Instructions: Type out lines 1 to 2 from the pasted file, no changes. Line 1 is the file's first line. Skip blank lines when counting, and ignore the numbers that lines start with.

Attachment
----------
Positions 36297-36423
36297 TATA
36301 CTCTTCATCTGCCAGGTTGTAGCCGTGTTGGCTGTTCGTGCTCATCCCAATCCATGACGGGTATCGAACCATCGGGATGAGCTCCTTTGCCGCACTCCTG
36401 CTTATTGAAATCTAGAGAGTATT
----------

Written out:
Positions 36297-36423
36297 TATA